PRESIDENT Robert Mugabe reportedly told regional leaders at the recent Southern African Development Community (Sadc) Extraordinary Summit in Maputo, Mozambique, that most of the country’s security chiefs had still “not disconnected” from the liberation war mode, hence their partisan and contentious utterances on matters political, it has emerged.
Mugabe was responding to calls for media and security sector reforms during last weekend’s explosive Sadc summit where the two MDC leaders — Prime Minister Morgan Tsvangirai and Industry minister Welshman Ncube — expressed concern over the country’s partisan security establishment as well as attacks in the State-controlled media.
MDC secretary-general Priscilla Misihairabwi-Mushonga, addressing a public dialogue meeting in Harare on Tuesday, said Mugabe pleaded with Sadc leaders and his political nemeses to treat the
matter with sensitivity.
She said Mugabe made the remarks while responding to the MDCs’ call for media and security sector reforms. The MDC parties in their presentation accused security chiefs of dabbling in partisan politics.
Misihairabwi-Mushonga said: “On the issue of rule of law, President Mugabe said: ‘I agree. There is something wrong with the statements the security forces are making, However, let me explain to you why I think they make the kind of statements that they make, these are people who were with us during the liberation struggle and they have not disconnected themselves from the liberation struggle till today.
‘As far as they are concerned, they are still in the mode of the liberation struggle and we know we have to treat them with sensitivity, but I agree we have a problem.’ That was President Mugabe.”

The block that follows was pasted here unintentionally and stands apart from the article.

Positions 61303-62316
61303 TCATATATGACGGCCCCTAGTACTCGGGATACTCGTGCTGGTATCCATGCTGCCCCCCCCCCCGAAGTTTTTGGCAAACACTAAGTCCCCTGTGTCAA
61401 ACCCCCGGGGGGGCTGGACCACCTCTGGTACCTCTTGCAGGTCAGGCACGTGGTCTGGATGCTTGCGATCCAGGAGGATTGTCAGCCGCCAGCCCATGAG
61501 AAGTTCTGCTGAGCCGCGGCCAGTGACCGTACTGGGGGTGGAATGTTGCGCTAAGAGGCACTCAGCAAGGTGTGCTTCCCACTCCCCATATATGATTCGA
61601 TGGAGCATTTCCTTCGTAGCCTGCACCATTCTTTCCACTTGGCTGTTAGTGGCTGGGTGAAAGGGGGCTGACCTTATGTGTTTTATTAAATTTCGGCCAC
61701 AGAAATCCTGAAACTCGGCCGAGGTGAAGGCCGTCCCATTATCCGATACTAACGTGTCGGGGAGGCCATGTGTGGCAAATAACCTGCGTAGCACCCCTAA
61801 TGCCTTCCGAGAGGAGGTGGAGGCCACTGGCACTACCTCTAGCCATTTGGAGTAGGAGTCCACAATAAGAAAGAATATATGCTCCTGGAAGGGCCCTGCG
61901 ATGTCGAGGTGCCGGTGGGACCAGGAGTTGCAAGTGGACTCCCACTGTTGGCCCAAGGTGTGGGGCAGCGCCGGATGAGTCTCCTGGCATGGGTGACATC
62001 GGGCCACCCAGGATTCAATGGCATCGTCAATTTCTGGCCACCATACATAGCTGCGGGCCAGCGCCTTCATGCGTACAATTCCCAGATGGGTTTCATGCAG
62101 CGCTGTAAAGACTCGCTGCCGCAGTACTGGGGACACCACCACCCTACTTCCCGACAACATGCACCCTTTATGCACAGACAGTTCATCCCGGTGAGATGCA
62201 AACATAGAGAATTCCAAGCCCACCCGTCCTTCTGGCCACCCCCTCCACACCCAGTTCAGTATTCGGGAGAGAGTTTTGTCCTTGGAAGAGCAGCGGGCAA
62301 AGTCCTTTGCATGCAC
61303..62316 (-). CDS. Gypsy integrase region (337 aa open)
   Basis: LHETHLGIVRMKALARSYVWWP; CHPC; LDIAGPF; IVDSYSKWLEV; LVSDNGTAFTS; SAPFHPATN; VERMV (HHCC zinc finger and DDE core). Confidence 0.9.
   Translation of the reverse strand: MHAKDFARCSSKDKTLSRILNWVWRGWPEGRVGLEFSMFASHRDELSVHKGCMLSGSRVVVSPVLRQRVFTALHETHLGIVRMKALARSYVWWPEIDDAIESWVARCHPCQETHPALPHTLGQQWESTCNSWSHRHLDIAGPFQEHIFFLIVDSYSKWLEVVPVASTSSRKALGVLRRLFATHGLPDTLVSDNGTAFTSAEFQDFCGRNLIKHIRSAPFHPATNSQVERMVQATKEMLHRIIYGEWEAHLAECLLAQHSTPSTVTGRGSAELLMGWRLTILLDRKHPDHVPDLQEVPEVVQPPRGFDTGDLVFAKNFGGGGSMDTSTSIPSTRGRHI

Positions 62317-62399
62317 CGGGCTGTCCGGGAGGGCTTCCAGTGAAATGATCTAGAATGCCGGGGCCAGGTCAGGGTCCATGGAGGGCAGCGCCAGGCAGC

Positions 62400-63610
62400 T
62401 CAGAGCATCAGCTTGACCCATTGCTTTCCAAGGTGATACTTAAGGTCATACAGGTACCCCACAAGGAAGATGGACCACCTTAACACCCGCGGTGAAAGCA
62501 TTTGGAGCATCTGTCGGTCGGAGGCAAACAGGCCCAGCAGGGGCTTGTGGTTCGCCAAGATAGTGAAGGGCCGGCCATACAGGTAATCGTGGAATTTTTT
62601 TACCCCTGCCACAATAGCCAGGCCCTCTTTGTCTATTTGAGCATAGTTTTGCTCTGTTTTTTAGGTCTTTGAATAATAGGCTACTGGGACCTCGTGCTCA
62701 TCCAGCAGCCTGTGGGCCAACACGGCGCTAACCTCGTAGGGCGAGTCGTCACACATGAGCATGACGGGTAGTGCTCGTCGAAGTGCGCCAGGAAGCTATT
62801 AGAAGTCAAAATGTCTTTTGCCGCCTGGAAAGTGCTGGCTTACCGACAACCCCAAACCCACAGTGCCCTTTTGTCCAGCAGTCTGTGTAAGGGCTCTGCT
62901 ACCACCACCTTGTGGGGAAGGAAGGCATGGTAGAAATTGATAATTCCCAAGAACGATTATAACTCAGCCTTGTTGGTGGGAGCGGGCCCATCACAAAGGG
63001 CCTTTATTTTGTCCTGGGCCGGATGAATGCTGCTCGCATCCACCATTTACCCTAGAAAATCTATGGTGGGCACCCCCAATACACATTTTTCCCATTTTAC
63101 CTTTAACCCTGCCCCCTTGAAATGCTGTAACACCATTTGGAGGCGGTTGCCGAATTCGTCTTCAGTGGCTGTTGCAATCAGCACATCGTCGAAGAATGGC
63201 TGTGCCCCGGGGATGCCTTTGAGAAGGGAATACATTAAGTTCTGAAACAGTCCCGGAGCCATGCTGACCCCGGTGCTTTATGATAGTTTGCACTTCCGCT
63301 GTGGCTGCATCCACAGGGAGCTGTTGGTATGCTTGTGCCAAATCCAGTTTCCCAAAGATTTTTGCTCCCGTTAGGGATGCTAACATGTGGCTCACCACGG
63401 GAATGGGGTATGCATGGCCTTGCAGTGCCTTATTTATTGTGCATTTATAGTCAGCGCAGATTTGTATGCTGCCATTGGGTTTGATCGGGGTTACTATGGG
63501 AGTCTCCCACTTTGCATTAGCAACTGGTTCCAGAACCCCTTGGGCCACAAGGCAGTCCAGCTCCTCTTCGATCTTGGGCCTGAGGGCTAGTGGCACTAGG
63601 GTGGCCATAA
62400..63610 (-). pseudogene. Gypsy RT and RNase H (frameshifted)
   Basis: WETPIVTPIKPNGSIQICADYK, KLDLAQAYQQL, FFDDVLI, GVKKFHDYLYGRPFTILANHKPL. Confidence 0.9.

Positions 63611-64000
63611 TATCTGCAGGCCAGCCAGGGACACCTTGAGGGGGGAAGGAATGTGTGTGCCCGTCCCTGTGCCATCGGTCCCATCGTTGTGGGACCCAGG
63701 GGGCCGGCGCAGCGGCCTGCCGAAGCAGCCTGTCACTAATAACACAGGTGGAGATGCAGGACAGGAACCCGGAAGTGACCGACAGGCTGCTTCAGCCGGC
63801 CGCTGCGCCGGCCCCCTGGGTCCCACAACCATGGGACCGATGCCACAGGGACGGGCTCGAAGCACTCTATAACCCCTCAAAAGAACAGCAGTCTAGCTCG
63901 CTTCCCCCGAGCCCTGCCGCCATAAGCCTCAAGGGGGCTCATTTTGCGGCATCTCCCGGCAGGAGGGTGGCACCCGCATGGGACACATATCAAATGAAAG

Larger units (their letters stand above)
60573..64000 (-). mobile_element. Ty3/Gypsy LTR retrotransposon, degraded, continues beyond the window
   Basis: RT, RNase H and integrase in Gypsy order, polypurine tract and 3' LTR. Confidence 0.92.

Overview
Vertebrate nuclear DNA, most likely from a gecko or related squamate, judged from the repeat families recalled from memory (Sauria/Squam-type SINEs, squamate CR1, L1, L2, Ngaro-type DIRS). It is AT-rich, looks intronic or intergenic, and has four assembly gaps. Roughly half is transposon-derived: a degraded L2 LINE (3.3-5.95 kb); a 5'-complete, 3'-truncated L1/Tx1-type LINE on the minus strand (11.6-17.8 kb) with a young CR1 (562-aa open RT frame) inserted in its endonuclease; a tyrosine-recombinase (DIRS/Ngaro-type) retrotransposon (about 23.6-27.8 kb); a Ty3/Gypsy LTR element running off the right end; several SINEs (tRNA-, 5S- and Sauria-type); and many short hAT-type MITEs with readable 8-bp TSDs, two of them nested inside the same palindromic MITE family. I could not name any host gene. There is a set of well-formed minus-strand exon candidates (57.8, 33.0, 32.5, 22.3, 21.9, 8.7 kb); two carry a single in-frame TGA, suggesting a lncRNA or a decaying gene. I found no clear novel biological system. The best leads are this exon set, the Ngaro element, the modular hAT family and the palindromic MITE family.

This follows an outcry by the MDCs who accused top security personnel of meddling in partisan politics. Tsvangirai and Ncube urged the Sadc leaders to continue piling pressure on Mugabe to urgently implement security sector and media reforms ahead of the forthcoming harmonised polls.
Several top “securocrats” are on record vowing not to recognise an election outcome that did not favour Mugabe. Zimbabwe Prison Service Commissioner-General Paradzai Zimondi has openly declared his allegiance to Zanu PF and urged his subordinates to vote for Mugabe in the coming elections.
Police Commissioner-General Augustine Chihuri and Defence Forces Commander General Constantine Chiwenga have also attacked Tsvangirai inferring he was a malcontent who they would not salute in the event he defeated Zanu PF in any election.
Zimbabwe’s new Constitution calls for security forces to be professional and non-partisan and Sadc leaders recently asked security forces to publicly undertake to uphold the Constitution.
Strenuous efforts to contact Presidential spokesperson George Charamba were fruitless as his mobile phone remained unreachable yesterday.
Meanwhile, Misihairabwi-Mushonga accused Justice minister Patrick Chinamasa of misleading Mugabe on the proclamation of election dates without following the correct legal route.
“I’m very angry. I am angry with Chinamasa because I do not think anyone should do that to their own leader. What Chinamasa and whoever else persuaded them to advise President Mugabe to do those things that he did really is treasonous,” an emotionally-charged Misihairabwi-Mushonga said.
MDC-T spokesperson Douglas Mwonzora concurred, adding Mugabe had been “terribly misled” by his legal advisers.
“President Mugabe was terribly let down by his advisers on two matters; the first one was the proclamation of the election date. The President proclaimed the date four or five days after commencement of the voter registration exercise and he set the 28th of April as nomination day and also set 31 July as the polling date,” Mwonzora said.
“What the lawyers did not advise him are the provisions of the new Constitution governing elections. Powers of Parliament, powers of the President had become operational upon the signing of the Constitution. The advisers of the President told him that proclamation of the election date can happen within the 30 days. That was wrong advice. This is because during the 30 days there is nothing at law that the President can do.”
Mwonzora added: “Secondly, the new Constitution in section 157 says that the President can only proclaim an election date in terms of the electoral law. What that means is that the electoral law governing the elections must be brought into operation prior to the proclamation and not after proclamation.
So what the President did is that he proclaimed the date of elections and then he promulgated the Electoral Amendment Bill using Presidential Powers and that is illegal.”